Tuesday, March 22, 2011

TIME, Truth & Aristide

After a forced seven year exile, former President Aristide returned to Haiti over the weekend after being kidnapped and removed from power in a US led coup. Meanwhile TIME (in one of the most biased articles anywhere since... TIME's cover story asserting that only American troops could prevent violence against Afghani women) thought this a bad idea. Of course, one need just compare the article from the London Review of Books with the whitewash flight of fantasy from TIME- it doesn't take long to decipher which is first rate journalism, and which is a first rate hack job.

Tim Padgett asserts that although "the US may have performed less than admirably during his overthrow, Haiti 2004 was hardly Chile 73..." You're so right Mr. Padgett- in Chile, the US backed and supported Pinochet from the sidelines; in Haiti, the CIA and covert US military directly "escorted" President Aristide from his home, to unmarked plane, to destination unknown. Whatever his faults, Aristede was someone who actually placed Haitians first; for that, the US did everything they could to covertly sabotage his presidency, and when that wasn't enough, they literally executed a home invasion and kidnapped his entire family.

Bush & Co. didn't even bother with the usual ruse of having the natives perform the dirty deed of removal (no need there- there's no white ruling class to offend).


Binbaz said...

Ok Stan, it's time for a Haitian to step in and ask you exactly when did Aristide ever put the Haitian people first? Look at his record, look at the disappearances, look at the increase in violence, look at his astronomical increase in riches. Listen to his old speeches about the "white devil" then watch him gag on Clinton presidential penis a few years later. The fact is Clinton put him back in power (Thanks btw for finishing up our crumbling economy Mr Clinton) Titid is an opportunistic asshole who rode the countrie's class resentments into the presidential palace and behave no more honorably than Namphy, Manigat or indeed Baby Doc. If you looked at the man as critically as you look at your own politicians you would spit every time you said his name. I know I do.
BTW we may not have a "white" ruling class but Haiti's racial and social divides are s

Stan B. said...

Binbaz- Didn't catch the last part of your comment, but I'm betting that many of Haiti's rich elite pulling strings behind the scenes are not unlike the power elite in the rest of Latin/South America and the Caribbean- mainly, those lighter complexioned. It's all a matter of degrees, isn't it?

I take it you didn't read (or believe) the linked article by Mr. Farmer, and I'm sure some may unfortunately dismiss it since he's white- and you're certainly free to dismiss me since I've never set foot in Haiti. But if you dismiss someone the likes of... Randall Robinson- well, then I'm afraid you've made your loyalties all too clear.

I think Aristide put the Haitian people first when he worked tirelessly in its slums before having any political power. I think he put the Haitian people first when he outlawed the Haitian "army" with its long history of fighting and killing... Haitians. I think he put the Haitian people first when he tried to get rid of the ridiculous, overbearing debt imposed on Haiti. No, I'm sure he's in no way perfect- but to actually compare him to Baby Doc is really beyond any sane person's time to debate.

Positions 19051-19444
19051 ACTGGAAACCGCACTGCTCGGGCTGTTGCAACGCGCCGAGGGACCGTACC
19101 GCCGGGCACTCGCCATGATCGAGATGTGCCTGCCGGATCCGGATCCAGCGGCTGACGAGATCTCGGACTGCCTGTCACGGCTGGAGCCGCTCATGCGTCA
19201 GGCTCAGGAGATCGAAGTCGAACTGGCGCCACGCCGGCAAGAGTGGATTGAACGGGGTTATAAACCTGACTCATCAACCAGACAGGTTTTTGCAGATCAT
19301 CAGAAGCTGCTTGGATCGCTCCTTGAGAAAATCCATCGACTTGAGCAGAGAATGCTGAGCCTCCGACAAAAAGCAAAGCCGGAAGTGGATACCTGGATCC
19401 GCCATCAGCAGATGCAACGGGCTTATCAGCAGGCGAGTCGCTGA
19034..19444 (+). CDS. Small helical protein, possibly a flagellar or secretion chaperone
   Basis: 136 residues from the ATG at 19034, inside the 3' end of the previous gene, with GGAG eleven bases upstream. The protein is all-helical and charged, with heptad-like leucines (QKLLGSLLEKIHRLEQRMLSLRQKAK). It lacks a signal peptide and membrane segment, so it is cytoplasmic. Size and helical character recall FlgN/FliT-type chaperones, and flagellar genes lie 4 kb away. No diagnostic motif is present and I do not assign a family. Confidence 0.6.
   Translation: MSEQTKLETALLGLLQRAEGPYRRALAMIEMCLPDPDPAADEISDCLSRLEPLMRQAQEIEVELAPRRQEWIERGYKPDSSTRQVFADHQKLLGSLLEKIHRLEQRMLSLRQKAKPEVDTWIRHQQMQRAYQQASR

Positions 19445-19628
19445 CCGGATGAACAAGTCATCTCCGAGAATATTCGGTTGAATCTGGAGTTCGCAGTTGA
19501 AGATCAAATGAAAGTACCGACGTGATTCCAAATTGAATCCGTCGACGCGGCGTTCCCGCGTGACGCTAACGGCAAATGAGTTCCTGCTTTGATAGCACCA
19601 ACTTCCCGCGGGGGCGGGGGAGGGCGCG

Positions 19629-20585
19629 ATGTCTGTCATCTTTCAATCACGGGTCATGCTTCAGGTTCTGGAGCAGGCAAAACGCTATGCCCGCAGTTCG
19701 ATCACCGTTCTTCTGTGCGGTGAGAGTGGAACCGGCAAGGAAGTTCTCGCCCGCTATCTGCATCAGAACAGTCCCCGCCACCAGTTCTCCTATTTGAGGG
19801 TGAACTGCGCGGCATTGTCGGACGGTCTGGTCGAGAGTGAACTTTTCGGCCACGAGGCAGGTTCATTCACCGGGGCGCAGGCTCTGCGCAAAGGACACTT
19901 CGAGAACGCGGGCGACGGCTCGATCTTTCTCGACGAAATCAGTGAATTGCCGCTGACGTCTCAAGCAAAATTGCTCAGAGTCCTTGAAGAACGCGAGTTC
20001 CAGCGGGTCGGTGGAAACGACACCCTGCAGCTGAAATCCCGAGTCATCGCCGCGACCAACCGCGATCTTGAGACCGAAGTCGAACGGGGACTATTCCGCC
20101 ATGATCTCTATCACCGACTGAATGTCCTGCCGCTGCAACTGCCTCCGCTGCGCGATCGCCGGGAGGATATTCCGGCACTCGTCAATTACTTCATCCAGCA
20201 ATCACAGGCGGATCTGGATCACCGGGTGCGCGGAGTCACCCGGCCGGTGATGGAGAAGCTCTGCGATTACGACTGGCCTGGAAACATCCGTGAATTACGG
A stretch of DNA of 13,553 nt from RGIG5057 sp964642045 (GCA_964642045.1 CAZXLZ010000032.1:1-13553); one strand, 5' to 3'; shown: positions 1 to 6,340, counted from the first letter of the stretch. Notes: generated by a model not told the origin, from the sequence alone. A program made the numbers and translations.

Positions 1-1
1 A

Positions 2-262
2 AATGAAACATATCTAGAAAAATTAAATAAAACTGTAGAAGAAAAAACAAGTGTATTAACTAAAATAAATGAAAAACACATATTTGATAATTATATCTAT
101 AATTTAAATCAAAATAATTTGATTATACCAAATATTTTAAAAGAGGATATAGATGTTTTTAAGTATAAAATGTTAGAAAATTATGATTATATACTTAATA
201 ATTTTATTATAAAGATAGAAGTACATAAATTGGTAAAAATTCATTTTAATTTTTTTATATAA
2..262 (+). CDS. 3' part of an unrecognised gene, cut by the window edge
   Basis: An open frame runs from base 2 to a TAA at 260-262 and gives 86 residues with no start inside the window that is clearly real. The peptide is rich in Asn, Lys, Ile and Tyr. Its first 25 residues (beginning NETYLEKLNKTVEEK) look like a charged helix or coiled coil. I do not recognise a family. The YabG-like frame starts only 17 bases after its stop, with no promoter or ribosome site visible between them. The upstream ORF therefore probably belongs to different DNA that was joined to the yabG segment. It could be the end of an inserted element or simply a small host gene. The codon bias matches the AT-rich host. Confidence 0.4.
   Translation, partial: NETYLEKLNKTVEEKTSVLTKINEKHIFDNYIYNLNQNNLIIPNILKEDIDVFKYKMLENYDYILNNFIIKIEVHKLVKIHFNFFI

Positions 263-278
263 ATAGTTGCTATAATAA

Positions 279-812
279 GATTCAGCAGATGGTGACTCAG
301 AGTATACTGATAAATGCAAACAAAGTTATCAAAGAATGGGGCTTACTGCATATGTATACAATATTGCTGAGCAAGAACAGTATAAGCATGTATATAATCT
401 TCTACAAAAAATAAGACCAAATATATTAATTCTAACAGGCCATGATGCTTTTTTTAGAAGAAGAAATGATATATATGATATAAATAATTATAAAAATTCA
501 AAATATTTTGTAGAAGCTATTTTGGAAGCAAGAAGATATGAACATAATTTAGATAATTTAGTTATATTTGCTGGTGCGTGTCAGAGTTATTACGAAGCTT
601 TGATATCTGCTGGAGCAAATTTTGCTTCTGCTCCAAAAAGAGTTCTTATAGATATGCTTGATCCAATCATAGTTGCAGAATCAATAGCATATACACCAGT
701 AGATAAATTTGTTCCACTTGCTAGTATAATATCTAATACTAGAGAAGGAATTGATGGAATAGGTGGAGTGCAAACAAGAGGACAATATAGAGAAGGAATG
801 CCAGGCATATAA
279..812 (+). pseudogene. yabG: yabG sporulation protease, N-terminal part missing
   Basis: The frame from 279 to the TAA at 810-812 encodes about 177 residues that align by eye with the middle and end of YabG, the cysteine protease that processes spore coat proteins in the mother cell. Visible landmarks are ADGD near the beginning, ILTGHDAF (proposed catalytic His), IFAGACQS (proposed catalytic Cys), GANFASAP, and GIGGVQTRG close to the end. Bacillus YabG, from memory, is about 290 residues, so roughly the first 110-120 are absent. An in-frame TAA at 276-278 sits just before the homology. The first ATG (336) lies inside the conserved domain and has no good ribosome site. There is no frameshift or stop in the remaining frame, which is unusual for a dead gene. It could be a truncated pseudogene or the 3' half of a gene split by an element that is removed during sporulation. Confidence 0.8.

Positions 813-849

Binbaz said...

Right on the money with the missing words Stan.
Cards on the table, I used to be part of the Haitian aristocracy, so right there I am more apt to be in that group which despises and feels threatened by Aristide. I am aware of this but I still think my points are valid. I don't dismiss Farmer because he's white (what sort of asshole would that make me) and I just have not read any of Robinson's work. And I'll admit that my comparison was an exaggeration, but only an exaggeration. Papa doc was a monster but Baby Doc was just a spoiled, lazy dumbass whose greatest sin is not giving a damn as long as the coffers were full. Titid is a classic demagogue. I still remember hearing him on the radio growing up, and if you could find some transcriptions I think you might start to see him in a different light. Scroll down in the article's comment section and Peter Dailey does an excellent job on filling in the gaps and clarifying some of the misreadings from the article. But let me address your points directly.
A-Working the slums, gaining people's trust and stoking the lower class' anger is exactly how Titid got power. That anger was totally justified but Titid never offered workable solutions, only stirred up more spite.
B-We are not only afraid of the "army" but also and to a more terrible degree we fear the "police". The army was much more of a threat to Titid as a new president so that's the institution that got "corrected". And if you are mistaking the army for the Tonton Macoutes, know that after Baby Doc's exit a fair number of them did join the police.
C-The debt is classic Don Quixote politics. Can any one with any sense really expect the French or even the American government to right these wrongs? When even reparations are a joke in this country? Who's next? Senegal? Congo? Egypt? The bigger the windmills the more endearing the "resistance", but it is just useless.

Stan B. said...

Thanks for the honesty, Binbaz.

Bottom line- Aristide was seen as the enemy by: France, the United States, and the Haitian elite. That's the golden Trifecta right there! One-need-not-say-more...